Whether you’re working in the construction industry, doing a large amount of yard work, or simply taking on a DIY exterior home project this summer, one thing we can all agree on is that it sure can get hot when working away in the hot sun. With temperatures on the rise, it’s important to be aware of safety standards and protect yourself from possible heat-related illnesses while you work. Here at Aspen, our crews are trained on OSHA safety standards. We’ll share a few of our best practices with you.
Be able to recognize heat-related illnesses
A heat illness results in the body’s failure to cool the body. High body temperatures can be fatal, so it’s important to know what to look for heat safety precautions.
Heat rashes are skin irritation caused by excessive sweating, which can be brought on by prolonged exposure to the sun. Symptoms include red bumps on the skin, especially on the neck, upper chest, folds of skin and anywhere clothes rub on the skin. Avoid heat rashes by working in cool, non-humid environments. Keep the affected areas dry by using powder and sprays.
Heat cramps are pain and muscle spasms that usually occur in the abdomen, arms, and legs. Avoid heat cramps by staying hydrated with water and cool beverages. If you find yourself cramping, take a break from working in a cool, shady area.
Heat exhaustion symptoms include profuse sweating, the feeling of weakness, pale and clammy skin, a fast, weak pulse, vomiting, nausea, headaches, dizziness and feeling lightheaded. If you suspect you are suffering from heat exhaustion, move to a cool, shady location. Lie down and loosen or remove your clothing. In some cases, you may need to apply cold, wet cloths to your body. Sip water and avoid drinking too fast, as this could result in vomiting.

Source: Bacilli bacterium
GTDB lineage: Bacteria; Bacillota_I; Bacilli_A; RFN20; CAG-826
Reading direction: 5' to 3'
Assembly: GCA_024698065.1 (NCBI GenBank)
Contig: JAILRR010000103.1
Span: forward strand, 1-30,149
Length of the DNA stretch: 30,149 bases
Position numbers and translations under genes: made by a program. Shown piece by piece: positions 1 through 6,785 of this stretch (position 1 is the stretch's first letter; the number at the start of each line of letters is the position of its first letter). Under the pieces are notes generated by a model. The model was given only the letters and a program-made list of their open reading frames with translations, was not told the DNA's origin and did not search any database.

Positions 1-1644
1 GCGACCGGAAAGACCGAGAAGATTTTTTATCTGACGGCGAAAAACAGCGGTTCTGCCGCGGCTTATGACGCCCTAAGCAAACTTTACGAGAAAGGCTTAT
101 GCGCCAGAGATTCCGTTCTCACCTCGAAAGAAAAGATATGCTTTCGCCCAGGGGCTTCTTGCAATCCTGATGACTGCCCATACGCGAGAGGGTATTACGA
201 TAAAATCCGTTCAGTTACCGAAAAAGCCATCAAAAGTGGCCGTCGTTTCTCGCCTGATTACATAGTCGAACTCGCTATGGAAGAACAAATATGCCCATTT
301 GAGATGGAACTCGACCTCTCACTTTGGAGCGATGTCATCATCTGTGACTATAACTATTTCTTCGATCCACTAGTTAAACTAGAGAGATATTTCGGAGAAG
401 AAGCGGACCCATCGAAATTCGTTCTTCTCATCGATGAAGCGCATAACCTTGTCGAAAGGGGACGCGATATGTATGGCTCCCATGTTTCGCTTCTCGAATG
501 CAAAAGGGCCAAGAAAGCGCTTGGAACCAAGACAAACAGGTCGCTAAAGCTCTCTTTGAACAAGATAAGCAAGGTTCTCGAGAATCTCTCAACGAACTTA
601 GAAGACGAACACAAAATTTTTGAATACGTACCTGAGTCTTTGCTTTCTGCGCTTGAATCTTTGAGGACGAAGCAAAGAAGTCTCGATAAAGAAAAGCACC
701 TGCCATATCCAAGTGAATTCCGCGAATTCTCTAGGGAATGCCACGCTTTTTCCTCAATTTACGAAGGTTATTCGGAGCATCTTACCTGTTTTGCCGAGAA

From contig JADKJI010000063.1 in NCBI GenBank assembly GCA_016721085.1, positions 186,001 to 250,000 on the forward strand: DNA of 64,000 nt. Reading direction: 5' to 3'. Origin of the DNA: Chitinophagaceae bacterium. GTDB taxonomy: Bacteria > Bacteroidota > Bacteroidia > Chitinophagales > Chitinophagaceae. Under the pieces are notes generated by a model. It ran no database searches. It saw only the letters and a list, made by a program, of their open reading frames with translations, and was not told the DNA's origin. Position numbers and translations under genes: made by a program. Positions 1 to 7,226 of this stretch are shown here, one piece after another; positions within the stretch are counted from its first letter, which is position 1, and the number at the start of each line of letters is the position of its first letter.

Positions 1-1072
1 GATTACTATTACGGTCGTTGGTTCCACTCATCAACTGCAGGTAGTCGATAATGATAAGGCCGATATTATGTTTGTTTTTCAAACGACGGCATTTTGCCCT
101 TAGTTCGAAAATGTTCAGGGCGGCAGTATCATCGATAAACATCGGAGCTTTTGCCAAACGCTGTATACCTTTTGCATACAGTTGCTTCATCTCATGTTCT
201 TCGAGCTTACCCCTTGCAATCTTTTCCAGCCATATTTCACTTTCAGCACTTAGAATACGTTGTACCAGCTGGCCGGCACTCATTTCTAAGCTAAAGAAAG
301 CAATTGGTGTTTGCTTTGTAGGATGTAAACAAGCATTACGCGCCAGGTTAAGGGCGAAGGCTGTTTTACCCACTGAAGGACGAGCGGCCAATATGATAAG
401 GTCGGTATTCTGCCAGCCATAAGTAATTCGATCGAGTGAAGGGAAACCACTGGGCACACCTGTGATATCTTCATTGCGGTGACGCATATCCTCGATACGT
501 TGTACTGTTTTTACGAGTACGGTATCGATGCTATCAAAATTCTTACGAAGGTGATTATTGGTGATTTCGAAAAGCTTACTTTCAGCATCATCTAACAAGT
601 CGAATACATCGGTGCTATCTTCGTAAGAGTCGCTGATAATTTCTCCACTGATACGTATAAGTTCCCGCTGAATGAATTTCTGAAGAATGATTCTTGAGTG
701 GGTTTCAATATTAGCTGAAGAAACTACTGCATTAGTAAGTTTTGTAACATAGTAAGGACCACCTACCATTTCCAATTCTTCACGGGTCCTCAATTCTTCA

A life-threatening illness, heatstroke is the worst of all heat-related illnesses. Its symptoms are body temperatures above 103° F, hot, red or dry skin, and a rapid, strong pulse. Some cases may result in fainting, confusion, or even seizures. If able, call 911 immediately; if you suspect a friend or peer is suffering from a heatstroke, move them to a cooler location. Refrain from giving them fluid, as doing so could lead to other serious issues. Wet cloths with cool water to reduce their body temperature. You may even try an ice bath to do the job.
Stay hydrated and heat safety
If you’re working in the sun for a prolonged period of time, drink about 4 cups of water per hour. Your water should be fresh, pure and kept at a cool temperature. Keep your water close to your work area, in a cool place. If possible, invest in portable cooling fans with hose access. They’ll cool you off while keeping your skin hydrated. Spray mist water bottles work well, too.
Wear comfortable clothing for heat safety
Believe it or not, wearing long sleeves in the outdoor sun actually serves some purpose. It can protect you from the sun’s harmful UV rays. You can also opt for moisture-wicking, quick-drying apparel. Keep in mind that cotton is the worst material to wear, as it soaks up the sweat, keeping the moisture against your skin, which increases body temperature. Wear, lightweight, light-colored, loose-fitting clothing for maximum comfort. If you like wearing hats, look for polyester or microfiber to wick away moisture.